Towards quantitative monitoring of semivolatile organic compounds using passive air samplers: Chapter 6

By: , and 
Edited by: Richard B. GreenwoodGraham Mills, and B. Vrana

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Abstract

Passive air samplers can be used to measure the air concentration of various semivolatile organic compounds (SOCs) with reasonable reliability. To use passive air samplers to measure atmospheric concentrations of pollutants, calibration data are required. Calibration data include parameters such as sampling rates, sampler/air partition coefficients and loss rate constants. These parameters are usually determined in the laboratory, at a reference site or in situ. When using passive sampler data to estimate the air concentration of SOCs, investigators commonly assume that sampling follows first-order exchange kinetics. Thus, during the first stage of sampler uptake, chemicals are accumulated linearly relative to time. The accumulation of many pollutants in passive air samplers is influenced by factors such as changes in wind speed and temperature. The use of performance reference compounds (PRCs) holds considerable promise for assessing the effects of wind speed and temperature on passive sampler performance. The use of PRCs in semipermeable membrane devices (SPMDs) has also shown that photolysis of accumulated polyaromatic hydrocarbons (PAHs) occurs without adequate shading.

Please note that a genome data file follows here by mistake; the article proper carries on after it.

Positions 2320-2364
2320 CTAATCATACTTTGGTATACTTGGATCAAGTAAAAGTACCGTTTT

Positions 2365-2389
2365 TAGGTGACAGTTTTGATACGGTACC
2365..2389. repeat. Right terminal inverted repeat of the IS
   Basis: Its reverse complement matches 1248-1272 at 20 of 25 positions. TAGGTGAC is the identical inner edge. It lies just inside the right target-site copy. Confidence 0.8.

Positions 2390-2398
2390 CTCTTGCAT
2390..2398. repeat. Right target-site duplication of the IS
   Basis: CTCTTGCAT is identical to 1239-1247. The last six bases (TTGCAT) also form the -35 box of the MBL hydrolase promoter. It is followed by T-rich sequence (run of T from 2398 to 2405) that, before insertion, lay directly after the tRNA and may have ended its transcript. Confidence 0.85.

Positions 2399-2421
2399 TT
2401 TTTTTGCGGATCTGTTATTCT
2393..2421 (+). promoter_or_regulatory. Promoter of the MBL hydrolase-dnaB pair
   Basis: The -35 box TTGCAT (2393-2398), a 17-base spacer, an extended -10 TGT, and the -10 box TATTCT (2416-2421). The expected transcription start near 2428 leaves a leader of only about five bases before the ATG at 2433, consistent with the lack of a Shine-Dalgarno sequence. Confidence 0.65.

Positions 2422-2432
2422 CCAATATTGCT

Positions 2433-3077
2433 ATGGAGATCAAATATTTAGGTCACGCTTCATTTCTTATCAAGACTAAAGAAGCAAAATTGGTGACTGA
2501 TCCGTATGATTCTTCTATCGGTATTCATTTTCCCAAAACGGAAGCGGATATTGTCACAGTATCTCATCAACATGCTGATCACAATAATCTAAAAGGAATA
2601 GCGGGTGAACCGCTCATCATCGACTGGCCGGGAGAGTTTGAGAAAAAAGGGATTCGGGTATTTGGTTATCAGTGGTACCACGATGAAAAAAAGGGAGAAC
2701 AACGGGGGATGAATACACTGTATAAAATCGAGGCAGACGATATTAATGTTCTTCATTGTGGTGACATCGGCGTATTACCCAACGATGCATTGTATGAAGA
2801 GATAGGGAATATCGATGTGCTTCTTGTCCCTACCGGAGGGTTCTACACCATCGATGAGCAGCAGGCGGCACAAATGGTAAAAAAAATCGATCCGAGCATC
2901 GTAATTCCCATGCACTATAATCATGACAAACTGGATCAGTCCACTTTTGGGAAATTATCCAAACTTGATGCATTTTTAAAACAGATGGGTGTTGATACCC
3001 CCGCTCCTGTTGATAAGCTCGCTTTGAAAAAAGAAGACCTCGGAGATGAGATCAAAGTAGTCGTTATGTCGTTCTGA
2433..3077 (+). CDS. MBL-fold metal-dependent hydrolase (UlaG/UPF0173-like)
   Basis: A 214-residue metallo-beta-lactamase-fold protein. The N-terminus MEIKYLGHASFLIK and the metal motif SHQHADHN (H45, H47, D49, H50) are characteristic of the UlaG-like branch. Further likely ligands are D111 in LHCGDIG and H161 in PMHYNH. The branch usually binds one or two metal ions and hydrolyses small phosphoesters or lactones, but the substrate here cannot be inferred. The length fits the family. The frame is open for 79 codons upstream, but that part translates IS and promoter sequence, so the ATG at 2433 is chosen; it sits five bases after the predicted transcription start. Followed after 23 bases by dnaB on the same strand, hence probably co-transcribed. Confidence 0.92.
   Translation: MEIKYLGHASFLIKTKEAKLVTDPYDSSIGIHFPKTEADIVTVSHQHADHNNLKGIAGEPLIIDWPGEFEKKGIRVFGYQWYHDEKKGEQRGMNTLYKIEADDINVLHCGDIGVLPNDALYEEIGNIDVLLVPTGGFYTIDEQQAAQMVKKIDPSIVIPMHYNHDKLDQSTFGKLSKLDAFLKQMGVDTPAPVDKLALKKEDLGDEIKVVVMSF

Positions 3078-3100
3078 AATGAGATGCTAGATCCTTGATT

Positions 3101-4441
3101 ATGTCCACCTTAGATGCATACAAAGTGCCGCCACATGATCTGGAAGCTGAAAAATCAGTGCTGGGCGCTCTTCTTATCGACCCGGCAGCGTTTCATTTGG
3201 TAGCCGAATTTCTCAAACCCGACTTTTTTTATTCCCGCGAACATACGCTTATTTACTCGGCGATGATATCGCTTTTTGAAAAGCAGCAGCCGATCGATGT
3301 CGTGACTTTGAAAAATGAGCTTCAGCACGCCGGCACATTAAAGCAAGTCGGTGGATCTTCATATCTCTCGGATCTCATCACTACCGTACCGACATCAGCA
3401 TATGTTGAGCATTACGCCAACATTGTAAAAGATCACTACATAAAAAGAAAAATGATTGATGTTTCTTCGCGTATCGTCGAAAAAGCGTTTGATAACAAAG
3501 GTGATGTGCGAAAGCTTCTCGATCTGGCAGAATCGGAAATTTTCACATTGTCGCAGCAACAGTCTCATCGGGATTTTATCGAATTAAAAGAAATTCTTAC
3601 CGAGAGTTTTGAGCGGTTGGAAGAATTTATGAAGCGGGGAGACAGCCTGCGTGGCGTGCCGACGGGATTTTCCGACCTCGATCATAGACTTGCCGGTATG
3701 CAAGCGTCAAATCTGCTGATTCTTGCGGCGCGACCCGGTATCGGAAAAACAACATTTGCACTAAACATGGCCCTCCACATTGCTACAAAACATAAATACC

Additional publication details

Publication type Book chapter
Publication Subtype Book Chapter
Title Towards quantitative monitoring of semivolatile organic compounds using passive air samplers: Chapter 6
Edition 1
Volume 38
Year Published 2007
Language English
Publisher Elsevier
Contributing office(s) Columbia Environmental Research Center
Description 13 p.
Larger Work Type Book
Larger Work Title Passive Sampling Techniques in Environmental Monitoring
First page 125
Last page 137